BoatManager b0.1: Never Got Outta Beta

What a mistake. What an absolute failure. Total and absolute destruction.

I’m talking about App Inventor.

I mean, it wasn’t a terrible conception from the beginning. I feel like I actually had a pretty damn good idea (albeit a very niche one) that looked possible with some simple lists and a database.

Buuuuut I really should’ve realized that wasn’t going to happen from the moment I noticed a distinct lack of objects.

Which is totally not my fault, because I figured a drag and drop programming environment- literally made up of objects- would support objects. And guess what? Some do! Just not App Inventor. But unfortunately I discovered this on the last day of coding.

So before I get to the bad and the ugly, I’m going to first reflect on the good: the core purpose of BoatManager, and how beautifully utilitarian it was.

The idea came to me through Shen’s very own crew team. Until recently, we were very good at breaking things. Like, really good at breaking things. I’d been doing a lot of boat repair work and noticed that we were often slowed down by the same problem: identifying the problem.

“Where was that crack again?”

“Do the speakers work in this boat?”

“Where the f*ck is the skeg?”

The questions really tend to rack up. In rowing, it’s really important to have everything working, and you can’t do that if you can’t keep track of what’s wrong. So I made the app that keeps track of everything that goes wrong. Or at least, I tried to.

Meet BoatManager b0.1:

The imposing BoatManager title screen

To start, I kept it clean and simple. A title screen that was nothing more than a navigation screen. Baby steps.

From the title screen, you get to the login screen!

Now we start to see some actual programming come into play (rather, we were supposed to). At the login screen, the user is prompted for their FleetCode, a randomly assigned hexadecimal hash designed to allow for a number of fleets but still avoid accidental entry of another fleet’s code. This screen was originally intended to check a hasPassword field and navigate to the appropriate screen based off the value given, but that functionality was never implemented.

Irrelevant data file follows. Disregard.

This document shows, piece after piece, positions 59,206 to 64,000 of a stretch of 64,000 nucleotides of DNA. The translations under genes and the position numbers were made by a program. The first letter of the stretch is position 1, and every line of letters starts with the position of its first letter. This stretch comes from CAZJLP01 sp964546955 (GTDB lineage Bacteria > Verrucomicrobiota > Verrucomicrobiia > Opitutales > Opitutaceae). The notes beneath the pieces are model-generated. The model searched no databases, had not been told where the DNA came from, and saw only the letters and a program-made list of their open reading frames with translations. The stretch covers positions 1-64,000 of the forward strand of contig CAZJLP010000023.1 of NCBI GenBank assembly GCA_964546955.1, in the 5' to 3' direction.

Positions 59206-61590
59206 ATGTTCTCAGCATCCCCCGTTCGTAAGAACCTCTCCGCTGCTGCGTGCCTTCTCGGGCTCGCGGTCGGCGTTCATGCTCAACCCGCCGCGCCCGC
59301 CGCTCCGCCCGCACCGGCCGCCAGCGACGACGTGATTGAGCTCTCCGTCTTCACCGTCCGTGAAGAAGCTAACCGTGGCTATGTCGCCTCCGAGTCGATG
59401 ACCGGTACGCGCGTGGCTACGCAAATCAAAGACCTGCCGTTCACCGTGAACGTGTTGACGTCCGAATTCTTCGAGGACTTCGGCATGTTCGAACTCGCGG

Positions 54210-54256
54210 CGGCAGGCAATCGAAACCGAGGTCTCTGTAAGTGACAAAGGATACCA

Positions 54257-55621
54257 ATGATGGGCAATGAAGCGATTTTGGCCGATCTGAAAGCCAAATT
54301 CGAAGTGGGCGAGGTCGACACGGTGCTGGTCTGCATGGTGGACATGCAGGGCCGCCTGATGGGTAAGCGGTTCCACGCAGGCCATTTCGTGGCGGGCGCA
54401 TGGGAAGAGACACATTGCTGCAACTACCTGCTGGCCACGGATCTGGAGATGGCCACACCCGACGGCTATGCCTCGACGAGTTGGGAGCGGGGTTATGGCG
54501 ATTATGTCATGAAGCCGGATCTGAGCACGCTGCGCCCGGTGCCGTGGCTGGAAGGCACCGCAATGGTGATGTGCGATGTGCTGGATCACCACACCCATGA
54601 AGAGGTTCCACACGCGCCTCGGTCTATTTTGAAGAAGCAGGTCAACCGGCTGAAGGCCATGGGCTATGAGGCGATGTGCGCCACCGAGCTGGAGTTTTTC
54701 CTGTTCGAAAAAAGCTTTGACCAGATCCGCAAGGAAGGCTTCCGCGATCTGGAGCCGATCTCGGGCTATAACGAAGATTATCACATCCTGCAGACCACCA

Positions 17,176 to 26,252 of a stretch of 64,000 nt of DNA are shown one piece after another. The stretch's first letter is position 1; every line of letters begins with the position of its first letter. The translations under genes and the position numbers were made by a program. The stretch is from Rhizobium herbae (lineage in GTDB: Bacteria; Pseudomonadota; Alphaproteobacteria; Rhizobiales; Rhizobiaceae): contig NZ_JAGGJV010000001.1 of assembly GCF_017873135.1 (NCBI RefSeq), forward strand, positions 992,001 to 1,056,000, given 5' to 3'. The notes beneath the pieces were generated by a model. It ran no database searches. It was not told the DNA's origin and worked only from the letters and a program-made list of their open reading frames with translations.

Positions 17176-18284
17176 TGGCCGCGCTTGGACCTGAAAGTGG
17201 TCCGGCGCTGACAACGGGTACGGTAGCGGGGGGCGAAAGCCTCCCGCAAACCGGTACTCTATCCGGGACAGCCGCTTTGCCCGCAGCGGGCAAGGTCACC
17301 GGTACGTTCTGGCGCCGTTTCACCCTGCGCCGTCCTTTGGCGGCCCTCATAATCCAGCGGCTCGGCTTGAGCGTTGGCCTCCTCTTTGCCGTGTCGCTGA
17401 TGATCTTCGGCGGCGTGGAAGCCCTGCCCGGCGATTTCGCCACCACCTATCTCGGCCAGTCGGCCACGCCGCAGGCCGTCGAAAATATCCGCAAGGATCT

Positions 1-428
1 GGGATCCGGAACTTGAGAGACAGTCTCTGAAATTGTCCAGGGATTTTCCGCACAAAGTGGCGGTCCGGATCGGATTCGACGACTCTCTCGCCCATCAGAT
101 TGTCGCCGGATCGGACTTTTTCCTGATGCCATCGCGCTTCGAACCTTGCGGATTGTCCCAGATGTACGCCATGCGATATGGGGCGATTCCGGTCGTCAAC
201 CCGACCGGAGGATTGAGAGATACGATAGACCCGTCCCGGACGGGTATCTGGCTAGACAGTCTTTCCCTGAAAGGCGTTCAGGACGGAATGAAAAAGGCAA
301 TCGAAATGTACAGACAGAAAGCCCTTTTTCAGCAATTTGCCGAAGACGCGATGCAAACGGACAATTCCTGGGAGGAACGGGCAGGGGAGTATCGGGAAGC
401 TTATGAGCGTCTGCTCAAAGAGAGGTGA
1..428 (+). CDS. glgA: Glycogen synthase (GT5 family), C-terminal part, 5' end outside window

A formidable list.

Welcome to the FleetScreen. We aren’t quite into the meat of the app (and we won’t be, because like many components already, that functionality was not implemented), but the general idea should be visible from this point. Here we have a list of makes, as it has been brought on screen by tapping the ‘Make’ button. Selecting from this list would get all data values that have the selected make entered in that column of their row. The year and type buttons function in the same manner. The issues button does not display a list of issues to pick from, but rather sorts the list by the boat with the greatest number of queued repairs.

This is the only snippet of code worth displaying in this blog. The list is only a placeholder as the Airtable extension does not support getting all possible values from a column.

The Airtable extension was going to be the building block of my app. Originally, I planned to work with a 2D array to store everything before realizing that array manipulation of that scale is incredibly difficult in App Inventor. While searching for a solution to the objects problem, I stumbled upon Airtable.

My beautiful database.

This is an Airtable database. I love Airtable. It is smooth, clean, and extremely functional. It has its own API that allows for external interface, which makes the extension possible. I thought I had struck gold with this tool.

Too bad there is almost no documentation on it.

So there it was- an extension with somewhat cryptic variables that wouldn’t return anything no matter what I tried. By this point, I was out of time.

The number one thing that failed to be implemented: ShellViewer

This was to be the meat of the app. Here you have detailed diagrams of the selected shell, offering everything from wiring to hull integrity, from past repairs to queued repairs. This would include a statistics page, and, with some ambition, support to create a barcode that could be printed and stickered onto a shell for quick access to all the necessary information.

So that’s it. I don’t have anything else to say. This was an experiment in building a computer out of rocks. The next one will be different. I will be working with Android Studio, and it is going to be a real challenge.